Pairings: Maredsous 8 Dobbel and Country Terrine
On my first trip to The Four Firkins I bought several beers, some that I had read about and was excited to try, and others simply because of the awesome packaging. Maredsous 8 Dobbel fell into the latter category; how could I resist a bottle that looks like this?
At the time of my trip I had not reached the Belgian abbey ale section of The Brewmaster’s Table so for a time the Maredsous just sat on a shelf looking pretty. I soon reached the aforementioned section and the Maredsous specific paragraph:
Maredsous 8 Dobbel derives its number from the pld scale of Belgian degreees, referring to the strength of the original wort. The beer has a beautiful garnet color and raises a rocky tan head. The aroma is terrific, a dance of biscuits, rum, and raisins. The beer opens up on the palate with foamy pinpoint carbonation and a light bitterness. It seems sweet at first but then dries as flaors of concentrated raisins, dark sugar, and dark rum combine with a winy acidity to bring the beer to a long finish. At 8 percent, this beer is a bit stronger than most dubbels.
On the color, certainly, Oliver was right on; this beer is beautiful to behold:
Tasting the beer, I realized my palate isn’t nearly as developed or sensitive as Oliver’s (okay, I realized this long before I tasted this particular beer, but it underscored the point). Where he tastes raisins and dark sugar I tasted a very strong roasted, carmelly flavor. Which is not to say the beer was excessively heavy; on the contrary, it had the pleasant floral-citrusy-fruitiness that I usually associate with ales. There was also a slight bitterness from the hops, but it was not strong.
One of the best parts of this beer was the carbonation—it feels spritzy and alive on the tongue with bubbles that tickle, rather than bludgeon, as they burst. And I suppose the 8% alcohol was also a best part, although as you can see I compensated by drinking a smaller glass. All things in moderation.
A great beer on its own, what got me most excited about Oliver’s description of Maredsous 8 Dobbel were the pairing notes:
A fine beer to match with short ribs, beef cheeks, leg of lamb, venison sausages, country pâtés, and wild boar.
Country pâtés! Anytime I see those words my heart brightens up, my brain starts churning and my mouth starts watering (the increased heart activity may be in anticipation of all the fat and cholestorol one of these pork loaves packs into my bloodstream). I’ll take just about any excuse to make a terrine, and a bottle of Maredsous seemed better than most. Terrine is neither a fancy nor a technically demanding dish—it’s just meatloaf!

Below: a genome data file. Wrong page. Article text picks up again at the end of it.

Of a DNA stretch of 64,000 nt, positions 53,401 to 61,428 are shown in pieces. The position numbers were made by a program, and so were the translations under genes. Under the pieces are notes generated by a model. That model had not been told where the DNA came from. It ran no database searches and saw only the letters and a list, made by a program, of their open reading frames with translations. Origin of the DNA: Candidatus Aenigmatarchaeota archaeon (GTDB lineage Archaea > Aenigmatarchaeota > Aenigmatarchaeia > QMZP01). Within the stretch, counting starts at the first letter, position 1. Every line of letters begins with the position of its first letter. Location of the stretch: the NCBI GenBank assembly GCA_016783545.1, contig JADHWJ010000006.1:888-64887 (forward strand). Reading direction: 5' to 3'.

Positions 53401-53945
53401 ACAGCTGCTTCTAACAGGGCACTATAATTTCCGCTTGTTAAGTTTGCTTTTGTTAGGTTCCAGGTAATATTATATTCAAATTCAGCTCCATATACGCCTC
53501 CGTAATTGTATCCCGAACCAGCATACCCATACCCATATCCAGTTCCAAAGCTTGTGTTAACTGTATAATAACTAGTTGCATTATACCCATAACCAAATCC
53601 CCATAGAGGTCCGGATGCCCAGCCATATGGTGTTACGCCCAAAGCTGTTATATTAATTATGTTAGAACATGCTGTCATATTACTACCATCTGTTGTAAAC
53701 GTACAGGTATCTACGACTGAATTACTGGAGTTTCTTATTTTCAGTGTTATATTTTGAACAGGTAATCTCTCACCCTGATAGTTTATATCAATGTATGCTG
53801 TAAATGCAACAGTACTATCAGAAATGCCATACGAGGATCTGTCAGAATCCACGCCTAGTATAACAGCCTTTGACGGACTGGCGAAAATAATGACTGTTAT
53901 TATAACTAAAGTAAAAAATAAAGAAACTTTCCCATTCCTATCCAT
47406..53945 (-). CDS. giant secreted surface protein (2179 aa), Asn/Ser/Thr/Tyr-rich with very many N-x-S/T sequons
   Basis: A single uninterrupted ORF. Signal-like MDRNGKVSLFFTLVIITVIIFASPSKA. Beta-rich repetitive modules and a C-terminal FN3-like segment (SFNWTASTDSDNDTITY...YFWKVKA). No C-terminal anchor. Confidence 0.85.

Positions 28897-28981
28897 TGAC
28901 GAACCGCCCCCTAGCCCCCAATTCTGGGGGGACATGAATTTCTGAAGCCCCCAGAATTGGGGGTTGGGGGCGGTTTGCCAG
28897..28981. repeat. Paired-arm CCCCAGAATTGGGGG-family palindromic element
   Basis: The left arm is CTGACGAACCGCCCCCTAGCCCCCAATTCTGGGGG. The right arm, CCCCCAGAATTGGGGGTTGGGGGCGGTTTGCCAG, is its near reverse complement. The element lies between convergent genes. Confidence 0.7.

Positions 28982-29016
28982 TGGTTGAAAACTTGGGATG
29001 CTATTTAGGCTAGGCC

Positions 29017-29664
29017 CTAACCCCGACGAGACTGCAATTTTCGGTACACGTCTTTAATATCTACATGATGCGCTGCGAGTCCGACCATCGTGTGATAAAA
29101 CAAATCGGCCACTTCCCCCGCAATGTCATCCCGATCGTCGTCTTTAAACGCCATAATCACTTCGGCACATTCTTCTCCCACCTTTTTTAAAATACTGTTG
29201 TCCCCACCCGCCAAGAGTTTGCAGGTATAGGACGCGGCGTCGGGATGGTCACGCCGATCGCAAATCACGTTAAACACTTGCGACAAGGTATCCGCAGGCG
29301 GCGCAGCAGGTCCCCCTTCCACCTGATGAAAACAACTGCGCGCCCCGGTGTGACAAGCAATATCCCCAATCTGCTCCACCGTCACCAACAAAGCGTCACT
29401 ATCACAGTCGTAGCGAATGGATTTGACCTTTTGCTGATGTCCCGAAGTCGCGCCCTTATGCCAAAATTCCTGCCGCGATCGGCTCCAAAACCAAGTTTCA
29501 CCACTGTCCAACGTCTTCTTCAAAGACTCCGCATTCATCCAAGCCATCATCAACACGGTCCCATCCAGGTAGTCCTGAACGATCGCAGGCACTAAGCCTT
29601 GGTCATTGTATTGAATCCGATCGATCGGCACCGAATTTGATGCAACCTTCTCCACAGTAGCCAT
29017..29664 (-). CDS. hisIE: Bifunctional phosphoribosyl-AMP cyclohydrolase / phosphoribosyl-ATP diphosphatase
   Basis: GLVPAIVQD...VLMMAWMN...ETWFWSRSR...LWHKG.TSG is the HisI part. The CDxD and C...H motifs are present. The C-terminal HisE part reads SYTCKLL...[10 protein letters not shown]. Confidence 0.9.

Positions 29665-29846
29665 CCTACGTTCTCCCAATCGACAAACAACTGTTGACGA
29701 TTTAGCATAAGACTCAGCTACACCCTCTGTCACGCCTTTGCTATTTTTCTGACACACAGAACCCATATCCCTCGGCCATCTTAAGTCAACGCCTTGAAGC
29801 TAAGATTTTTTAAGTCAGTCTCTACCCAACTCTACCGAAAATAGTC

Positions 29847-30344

- 1# Chicken Liver
- 1# Ground Pork
- 1/4# Bacon
- 1/4# Pork Sirloin Chop
- 1/2 c minced parsley
- 3 sprigs minced rosemary
- 5 cloves minced garlic
- 1 c blanched almonds
- 3 T Bourbon
- Allspice, Nutmeg and Cinnamon
- Salt and Pepper
The main meats (liver and ground pork) are pretty standard for country terrines. I chose the herbs because they were on hand and needed to be used up. I had two reasons for including the almonds; I wanted the chunkier texture and visual interest that whole almonds impart, and we recently overbought almonds so I am putting them in everything. The pork chop was also to get a chunkier texture; I cut it into half-inch cubes and mixed it in with the forcemeat. The bacon is there for keeping everything moist and fatty, and the other ingredients are pretty standard.
I really loved the chunky texture of the almonds and diced pork—I prefer coarse terrines to fine. The almonds also gave the whole loaf a strong nuttiness that makes a great counterpoint to the richness of (lots of) pork fat.
The pork fat was really the force that drove this pairing. The carbonation of the beer was great for cutting through all that richness and lifting it off the tongue. The mildly citrusy-fruitiness had a similar palate-cleansing effect. The very slight hoppiness in the beer was magnified by the herbs, and the herbs by the hops. The caramel flavors that were so apparent when tasting the beer on its own were still there but didn’t seem to add or detract from the terrine. A sweeter or more darkly-roasted dish might prove a better complement to those flavors. But with an excuse to both drink beer and make a terrine, I can’t complain. Not that I need an excuse.